Illinois Gov. J.B. Pritzker told reporters that he could consider different guidelines for reopening different parts of the state as he considers changes to the statewide stay-at-home order set to expire at the end of the month. "I think the important thing is that that we want to keep people safe and also give them the ability to do as much as possible without spreading the virus. And so those are the complications," he said. "None of this is done on a whim."
Those deliberations come as tension between state leaders and the White House deepens over who is responsible for the much-needed expansion of Covid-19 testing capacity. In all, there have been at least 42,000 deaths and about 785,000 cases of coronavirus in the US, according to data from Johns Hopkins University.
Trump discussed loosening restrictions with governors in a conference call last week, telling state leaders, "You are going to call your own shots," according to a person familiar with the conversation. "I've gotten to know almost all of you, most of you I've known and some very well. You are all very capable people, I think in all cases, very capable people. And you're going to be calling your shots," the President said Thursday.
Citing the White House guidance on Monday, Kemp said, "We appreciate their leadership and share in the President's desire to reopen the economy and get Americans back to work," adding: "As a small business person for over 30 years, I know the impact of this pandemic on hardworking Georgians in every ZIP code and every community."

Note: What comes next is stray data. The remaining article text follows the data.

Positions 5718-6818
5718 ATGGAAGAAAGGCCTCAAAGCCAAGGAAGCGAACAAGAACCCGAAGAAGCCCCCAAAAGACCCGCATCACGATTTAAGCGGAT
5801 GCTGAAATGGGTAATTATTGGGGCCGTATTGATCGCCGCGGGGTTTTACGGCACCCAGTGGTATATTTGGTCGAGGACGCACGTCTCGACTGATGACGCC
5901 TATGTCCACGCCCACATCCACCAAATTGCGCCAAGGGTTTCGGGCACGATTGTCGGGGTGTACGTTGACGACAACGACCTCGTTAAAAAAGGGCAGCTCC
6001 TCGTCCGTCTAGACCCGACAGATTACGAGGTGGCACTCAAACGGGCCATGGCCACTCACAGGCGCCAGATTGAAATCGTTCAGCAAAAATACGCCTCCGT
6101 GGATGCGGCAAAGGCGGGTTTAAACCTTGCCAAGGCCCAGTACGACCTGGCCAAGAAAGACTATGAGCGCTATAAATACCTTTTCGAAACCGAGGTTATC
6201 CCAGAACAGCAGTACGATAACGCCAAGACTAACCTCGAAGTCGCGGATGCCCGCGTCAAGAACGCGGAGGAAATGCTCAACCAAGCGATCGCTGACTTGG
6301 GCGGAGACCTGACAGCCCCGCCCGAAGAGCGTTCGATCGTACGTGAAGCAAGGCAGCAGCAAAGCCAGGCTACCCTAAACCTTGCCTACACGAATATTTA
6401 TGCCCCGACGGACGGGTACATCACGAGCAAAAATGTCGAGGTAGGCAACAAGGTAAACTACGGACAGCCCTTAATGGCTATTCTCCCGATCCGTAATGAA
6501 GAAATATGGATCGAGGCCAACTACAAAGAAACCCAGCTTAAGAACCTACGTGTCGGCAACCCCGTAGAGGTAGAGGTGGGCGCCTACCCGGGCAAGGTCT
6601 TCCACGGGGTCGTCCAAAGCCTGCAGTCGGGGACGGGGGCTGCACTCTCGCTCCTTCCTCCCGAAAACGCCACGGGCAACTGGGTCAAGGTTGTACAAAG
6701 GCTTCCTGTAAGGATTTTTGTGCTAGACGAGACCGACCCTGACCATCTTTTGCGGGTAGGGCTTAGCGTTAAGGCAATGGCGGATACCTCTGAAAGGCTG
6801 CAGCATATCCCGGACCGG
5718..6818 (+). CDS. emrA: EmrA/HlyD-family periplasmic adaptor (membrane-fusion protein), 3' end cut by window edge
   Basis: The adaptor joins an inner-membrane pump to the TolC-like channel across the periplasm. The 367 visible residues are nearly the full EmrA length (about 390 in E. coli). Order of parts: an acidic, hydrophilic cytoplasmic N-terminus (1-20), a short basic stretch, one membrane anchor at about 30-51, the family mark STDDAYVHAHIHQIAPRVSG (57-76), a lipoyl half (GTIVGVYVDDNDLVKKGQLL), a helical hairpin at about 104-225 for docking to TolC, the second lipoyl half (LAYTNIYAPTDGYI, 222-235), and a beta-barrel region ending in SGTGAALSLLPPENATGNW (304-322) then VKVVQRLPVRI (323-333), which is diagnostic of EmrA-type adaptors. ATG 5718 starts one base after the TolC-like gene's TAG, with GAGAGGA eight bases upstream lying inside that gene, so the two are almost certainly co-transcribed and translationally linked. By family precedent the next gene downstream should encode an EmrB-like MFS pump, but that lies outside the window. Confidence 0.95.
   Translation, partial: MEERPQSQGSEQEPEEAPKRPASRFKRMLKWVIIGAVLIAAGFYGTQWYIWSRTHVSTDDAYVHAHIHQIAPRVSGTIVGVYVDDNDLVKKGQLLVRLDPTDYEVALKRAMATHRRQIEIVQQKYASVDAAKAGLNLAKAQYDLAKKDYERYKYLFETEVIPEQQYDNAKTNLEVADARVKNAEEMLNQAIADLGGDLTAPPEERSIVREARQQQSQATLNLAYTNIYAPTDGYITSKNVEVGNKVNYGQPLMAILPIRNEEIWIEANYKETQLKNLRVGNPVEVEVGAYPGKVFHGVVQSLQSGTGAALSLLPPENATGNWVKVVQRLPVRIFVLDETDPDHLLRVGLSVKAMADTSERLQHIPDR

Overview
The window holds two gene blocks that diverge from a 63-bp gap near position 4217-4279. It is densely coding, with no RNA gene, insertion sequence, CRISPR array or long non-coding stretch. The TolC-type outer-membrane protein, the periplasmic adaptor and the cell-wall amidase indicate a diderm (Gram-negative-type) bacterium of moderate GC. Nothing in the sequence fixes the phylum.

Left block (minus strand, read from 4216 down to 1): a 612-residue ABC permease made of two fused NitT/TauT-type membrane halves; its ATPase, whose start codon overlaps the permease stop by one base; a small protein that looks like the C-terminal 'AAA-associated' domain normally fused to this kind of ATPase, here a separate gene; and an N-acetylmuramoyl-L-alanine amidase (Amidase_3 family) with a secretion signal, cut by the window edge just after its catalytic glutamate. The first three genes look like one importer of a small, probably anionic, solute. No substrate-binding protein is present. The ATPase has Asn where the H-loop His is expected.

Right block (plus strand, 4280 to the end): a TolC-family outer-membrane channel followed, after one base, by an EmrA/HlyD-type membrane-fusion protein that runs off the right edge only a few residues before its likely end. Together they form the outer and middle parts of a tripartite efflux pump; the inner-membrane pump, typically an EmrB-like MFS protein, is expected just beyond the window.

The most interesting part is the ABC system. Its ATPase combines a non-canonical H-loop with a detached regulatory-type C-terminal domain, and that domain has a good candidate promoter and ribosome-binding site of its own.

Kemp, when asked about the political implications of his decision, said pointedly, "I don't give a damn about politics right now." Still, the governor received swift backlash from politicians in his state.
'This is reckless'
Van Johnson, the Democratic mayor of Savannah, Georgia, told CNN's Erin Burnett on "OutFront" Monday night he was "beyond disturbed" by Kemp's action. "In my mind, this is reckless," Johnson said. "It blows our minds that here in Georgia that we would have these types of rules and being lifted in a time when people are still suffering."
Stacey Abrams, the 2018 Democratic gubernatorial candidate who ran against Kemp, also criticized Kemp's move, calling it "Dangerously incompetent" in a tweet.
While the incremental reopenings align with the President's push, public health experts have repeatedly stressed the dangers of relaxing social distancing measures too early, with Dr. Anthony Fauci, the nation's top infectious diseases expert, telling CNN last month: "You don't make the timeline, the virus makes the timeline."
As a result, other state leaders across the country have formed regional pacts to work together on how to reopen from the stay-at-home orders each has issued with a promise that their decisions will be driven by facts, science and public health professionals, not politics.
Democratic New York Gov. Andrew Cuomo said last week that it was important to reopen the nation with a "smart plan" step-by-step, evaluating data at each juncture. New York remains one of the states hardest-hit by the coronavirus in the country.
"What the art form is going to be here ... is doing that smartly and doing that productively, and doing that in a coordinated way, doing that in coordination with the other states that are in the area, and doing it as a cooperative effort, where we learn from each other."
This story has been updated with additional developments Monday.